The notion guiding our definition of skill was that a change in skill is equivalent to a change in the SAF (Fig. 3). Therefore, behavior reflecting a change in position along the curve of an unchanged SAF should not be interpreted as an authentic change in skill. We developed a parsimonious mathematical model for the SAF of the SVIPT such that training (which we confirmed indeed changes the SAF, see Fig. 3) is associated with a selective change in 1 model parameter, which we would therefore define as the skill parameter. We reasoned that if we could find such a model, then by using fixed estimates of the nonskill parameters, we would be able to estimate the skill parameter in each subject and time point during training simply from their corresponding bivariate observation of speed and accuracy.

Using a model (see SI Methods) that was validated in an independent sample of subjects, the proposed estimate of the skill parameter, a, was chosen to be:

equation image

where error rate and duration (movement time) are averages over some number of trials.

Multiplicative model of learning.

The noise in the skill parameter estimate was multiplicative, which required us to logarithmically transform it: we called the natural logarithm of the skill parameter the skill measure. Additive differences between skill measures at 2 different time points are proportional to the multiplicative difference (i.e., the ratio) of the skill parameters at those 2 time points. The online effects, offline effects, and total learning across the 5 days of training were then defined as:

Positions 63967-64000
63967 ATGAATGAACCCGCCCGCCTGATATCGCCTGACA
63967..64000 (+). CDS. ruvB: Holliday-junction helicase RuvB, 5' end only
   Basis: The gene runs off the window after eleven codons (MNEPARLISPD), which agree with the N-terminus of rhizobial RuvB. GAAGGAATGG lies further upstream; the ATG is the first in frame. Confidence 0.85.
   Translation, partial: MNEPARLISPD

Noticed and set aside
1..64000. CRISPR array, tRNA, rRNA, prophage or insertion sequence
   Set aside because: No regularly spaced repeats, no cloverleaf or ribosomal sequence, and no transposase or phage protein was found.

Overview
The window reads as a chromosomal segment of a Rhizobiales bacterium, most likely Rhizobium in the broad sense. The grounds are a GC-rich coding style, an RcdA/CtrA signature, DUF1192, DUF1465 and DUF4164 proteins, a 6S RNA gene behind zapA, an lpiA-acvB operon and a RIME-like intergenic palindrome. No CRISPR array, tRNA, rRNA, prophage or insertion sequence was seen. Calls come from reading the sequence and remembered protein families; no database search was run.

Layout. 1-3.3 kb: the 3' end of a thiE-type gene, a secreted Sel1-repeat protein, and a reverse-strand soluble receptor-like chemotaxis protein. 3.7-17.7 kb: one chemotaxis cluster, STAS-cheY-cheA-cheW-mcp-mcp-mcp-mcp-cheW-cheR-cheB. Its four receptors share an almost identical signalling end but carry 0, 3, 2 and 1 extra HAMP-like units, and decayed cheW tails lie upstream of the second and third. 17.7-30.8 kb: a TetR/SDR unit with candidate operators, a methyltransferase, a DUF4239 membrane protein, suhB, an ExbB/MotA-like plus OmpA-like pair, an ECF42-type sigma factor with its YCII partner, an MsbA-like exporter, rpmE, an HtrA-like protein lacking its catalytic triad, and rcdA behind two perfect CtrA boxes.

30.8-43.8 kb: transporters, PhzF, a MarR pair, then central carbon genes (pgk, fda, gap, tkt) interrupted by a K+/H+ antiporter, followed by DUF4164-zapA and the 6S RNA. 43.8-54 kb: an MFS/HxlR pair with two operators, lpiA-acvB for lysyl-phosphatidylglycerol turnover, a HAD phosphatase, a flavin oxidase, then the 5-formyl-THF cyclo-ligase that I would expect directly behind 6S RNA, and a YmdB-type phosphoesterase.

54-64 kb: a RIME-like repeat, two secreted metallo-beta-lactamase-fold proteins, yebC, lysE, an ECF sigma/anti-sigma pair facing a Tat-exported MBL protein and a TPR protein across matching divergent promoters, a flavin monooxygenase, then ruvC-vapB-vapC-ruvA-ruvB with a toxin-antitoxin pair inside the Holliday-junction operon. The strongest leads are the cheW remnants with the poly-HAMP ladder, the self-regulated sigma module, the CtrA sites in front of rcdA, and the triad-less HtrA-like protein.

• online effects:
    equation image
  • offline effects:
    equation image

total learning over 5 days of training:=online gains+offline gains

equation image

Supplementary Material

Supporting Information:


We thank Dr. Steve Wise for helpful comments and Alana Bremers for help with analysis. This research was supported by the Intramural Research Program, National Institute of Neurological Disorders and Stroke (NINDS), National Institutes of Health (NIH) (J.R., H.M.S., B.F., and L.G.C.), the Alexander von Humboldt Foundation Germany (J.R.), Graduate Partnerships Program Oxford-NIH PhD program (E.R.B.), the American Heart Association (0665347U, P.A.C.), National Institute of Child Health and Human Development (NICHD), NIH (R01HD053793, P.A.C.), the Rehabilitation Medicine Scientist Training Program (5K12HD001097, P.A.C.), and NINDS NIH R01–052804 (E.Z. and J.W.K.).


The authors declare no conflict of interest.

This article is a PNAS Direct Submission.

This article contains supporting information online at www.pnas.org/cgi/content/full/0805413106/DCSupplemental.